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WWII-era mosquito poster.

History, culture, pristine natural areas, beaches, beautiful weather, friendly people … we truly have it all here in the Charleston Lowcountry. Unfortunately, the bugs like it here too. We’re not like colder climates where the winter freeze decimates the insect populations. And if the winter is especially mild like it was this year (did we even have a winter this year?), then the insect populations are going to explode in the spring and summer. Folks who have grown up in the South have also grown up with — and learned to adapt to — all the creepy-crawlies that thrive here. But if you’re a recent transplant from a colder climate, the abundance of bugs might seem grotesque. Sure, you enjoyed the mild winter, but perhaps you’re thinking, “THIS is the trade-off?!?!” Don’t worry, there are ways to deal with insects here — it doesn’t have to be a losing battle.

RULE 1: Do Not Disturb
Most insects will only bite or sting if provoked, so one of the best ways to avoid an unpleasant encounter with a Lowcountry creepy-crawly is to leave it be. If you see a small wasp nest on a far, out-of-the way eave of your home, it could be fine to leave it alone if it is not likely to be accidentally disturbed. If it starts getting really big or if it’s near a high-traffic area like your front door, then it might be time to deal with it. Yellow jackets are an exception. They nest in the ground and can be extremely aggressive. It is advisable to address a yellow jacket nest as soon as you notice it — even if it’s on a part of your property you do not frequent.

RULE 2: Acceptance
First of all, no amount of RAID and not even daily visits from your pest control company will ensure that you never see a bug again. It’s just not going to happen, and saturating you home in pest-control products is not really the way to go. Some critters in the Charleston area are less threatening than others, and it’s a matter of learning to live with — if not love — them.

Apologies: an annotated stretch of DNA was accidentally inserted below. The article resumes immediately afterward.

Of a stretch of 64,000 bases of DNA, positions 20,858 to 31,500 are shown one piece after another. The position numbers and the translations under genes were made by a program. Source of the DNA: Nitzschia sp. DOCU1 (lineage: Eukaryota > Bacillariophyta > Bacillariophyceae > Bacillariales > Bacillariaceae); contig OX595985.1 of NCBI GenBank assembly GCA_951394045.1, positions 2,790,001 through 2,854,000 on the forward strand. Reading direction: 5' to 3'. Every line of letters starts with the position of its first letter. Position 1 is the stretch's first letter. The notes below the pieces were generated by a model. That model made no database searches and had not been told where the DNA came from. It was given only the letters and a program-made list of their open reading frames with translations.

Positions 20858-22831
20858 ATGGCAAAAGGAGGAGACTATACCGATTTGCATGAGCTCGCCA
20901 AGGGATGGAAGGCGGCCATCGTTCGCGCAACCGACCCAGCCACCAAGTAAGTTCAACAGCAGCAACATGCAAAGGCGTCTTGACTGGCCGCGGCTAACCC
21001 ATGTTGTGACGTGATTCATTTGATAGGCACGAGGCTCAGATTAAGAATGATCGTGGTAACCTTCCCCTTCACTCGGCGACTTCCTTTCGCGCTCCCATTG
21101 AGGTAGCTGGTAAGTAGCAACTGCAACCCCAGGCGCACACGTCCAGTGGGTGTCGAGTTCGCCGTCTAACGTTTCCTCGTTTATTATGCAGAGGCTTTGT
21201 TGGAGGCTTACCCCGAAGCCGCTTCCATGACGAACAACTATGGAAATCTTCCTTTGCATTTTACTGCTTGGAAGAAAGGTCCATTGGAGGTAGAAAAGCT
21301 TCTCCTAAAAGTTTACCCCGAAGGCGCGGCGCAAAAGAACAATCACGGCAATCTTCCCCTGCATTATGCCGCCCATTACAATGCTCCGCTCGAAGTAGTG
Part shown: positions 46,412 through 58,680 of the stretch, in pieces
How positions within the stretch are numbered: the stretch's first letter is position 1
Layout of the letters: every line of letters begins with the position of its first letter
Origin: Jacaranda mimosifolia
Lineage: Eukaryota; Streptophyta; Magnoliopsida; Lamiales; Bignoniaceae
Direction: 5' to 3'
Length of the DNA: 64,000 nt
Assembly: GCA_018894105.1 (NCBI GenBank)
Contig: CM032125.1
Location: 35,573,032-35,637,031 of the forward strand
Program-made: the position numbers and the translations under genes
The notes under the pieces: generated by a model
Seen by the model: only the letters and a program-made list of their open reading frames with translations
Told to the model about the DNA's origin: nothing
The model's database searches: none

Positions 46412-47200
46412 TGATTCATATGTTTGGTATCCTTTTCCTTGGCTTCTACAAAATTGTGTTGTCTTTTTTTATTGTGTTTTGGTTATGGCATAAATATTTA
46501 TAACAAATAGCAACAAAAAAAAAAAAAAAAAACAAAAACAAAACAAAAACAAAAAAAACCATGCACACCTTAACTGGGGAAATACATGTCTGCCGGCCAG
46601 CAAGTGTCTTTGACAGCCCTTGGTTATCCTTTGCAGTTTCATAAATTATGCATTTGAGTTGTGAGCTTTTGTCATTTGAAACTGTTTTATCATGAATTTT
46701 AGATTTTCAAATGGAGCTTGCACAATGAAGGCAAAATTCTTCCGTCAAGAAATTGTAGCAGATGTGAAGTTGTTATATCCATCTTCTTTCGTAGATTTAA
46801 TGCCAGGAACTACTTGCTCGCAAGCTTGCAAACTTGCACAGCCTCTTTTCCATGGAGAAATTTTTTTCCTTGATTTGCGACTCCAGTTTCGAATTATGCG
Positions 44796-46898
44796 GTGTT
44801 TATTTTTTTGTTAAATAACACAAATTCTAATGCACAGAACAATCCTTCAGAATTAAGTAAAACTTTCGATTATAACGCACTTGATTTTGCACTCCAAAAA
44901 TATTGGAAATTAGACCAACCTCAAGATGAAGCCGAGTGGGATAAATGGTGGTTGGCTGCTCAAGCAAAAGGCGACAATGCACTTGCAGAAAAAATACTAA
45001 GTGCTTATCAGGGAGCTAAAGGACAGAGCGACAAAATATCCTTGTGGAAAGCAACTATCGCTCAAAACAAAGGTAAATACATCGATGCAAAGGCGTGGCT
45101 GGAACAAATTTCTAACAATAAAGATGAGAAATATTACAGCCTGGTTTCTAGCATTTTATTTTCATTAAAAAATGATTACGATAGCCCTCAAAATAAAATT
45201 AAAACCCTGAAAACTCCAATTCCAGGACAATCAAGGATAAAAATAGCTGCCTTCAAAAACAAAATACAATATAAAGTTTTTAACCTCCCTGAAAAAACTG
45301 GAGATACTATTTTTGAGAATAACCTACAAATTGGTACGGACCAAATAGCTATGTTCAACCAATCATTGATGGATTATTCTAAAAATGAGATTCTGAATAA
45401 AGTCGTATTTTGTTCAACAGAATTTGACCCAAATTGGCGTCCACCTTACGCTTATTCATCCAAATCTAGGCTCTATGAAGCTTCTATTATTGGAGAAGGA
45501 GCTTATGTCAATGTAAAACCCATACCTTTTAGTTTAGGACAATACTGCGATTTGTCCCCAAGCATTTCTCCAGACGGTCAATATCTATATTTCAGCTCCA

A lot of folks abhor spiders, but they can actually provide a good measure of natural pest control, considering they’ll eat insects that get caught in their webs. The two main spiders to watch out for here in the Charleston area are brown widows and black widows. Both types of spiders have hourglass markings on the underneath of their abdomens, and both spiders are quite shy, meaning they are going to retreat — not attack — if they feel threatened. Most widow bites are accidental: folks go to move some rocks or stick their hands in a recessed area without a good view and accidently make contact with the spider. If you see a spider hanging out in the open, it’s unlikely to be a widow spider. Widows prefer seclusion for the most part. Also, brown recluses are so rare in South Carolina that they are considered a non-problem.

Pill bugs (rolly-pollys), silverfish and earwigs are quite common here, but these guys are harmless. Silverfish do eat paper, so an infestation could pose a problem to book or art lovers, but this is pretty rare. A quarterly pest control service will reduce the numbers of these insects, but you are probably still going to see them from time to time. My advice about these three harmless insects is to try to get used to them; try to think of them as gentle and harmless.

Palmetto bugs (American roaches if you will) are disgusting; they’re big; they fly; they crunch when you step on them. But there is just no getting rid of them. They are everywhere here, and eventually — even if you have a quarterly pest control service — one or two are going to find their ways into your house. This is especially true if you live in an older home that was not designed to be completely sealed up. Here’s the thing about palmetto bugs: they prefer to be outside and develop relatively slowly, so they chance of a palmetto bug infestation inside your home is pretty slim. And they do not spread human diseases. Every time you see one of these guys in your home step on it and then be thankful that it is a palmetto bug and not a German cockroach. German cockroaches are the little roaches. They are very difficult to get rid of once you have an infestation. They can invade the insides of your appliances and even travel from one home to the next with you. They are known to transmit diseases, such as food poisoning, and large populations produce an extremely foul odor. Palmetto bugs, while undeniably gross, are quite preferable to German cockroaches.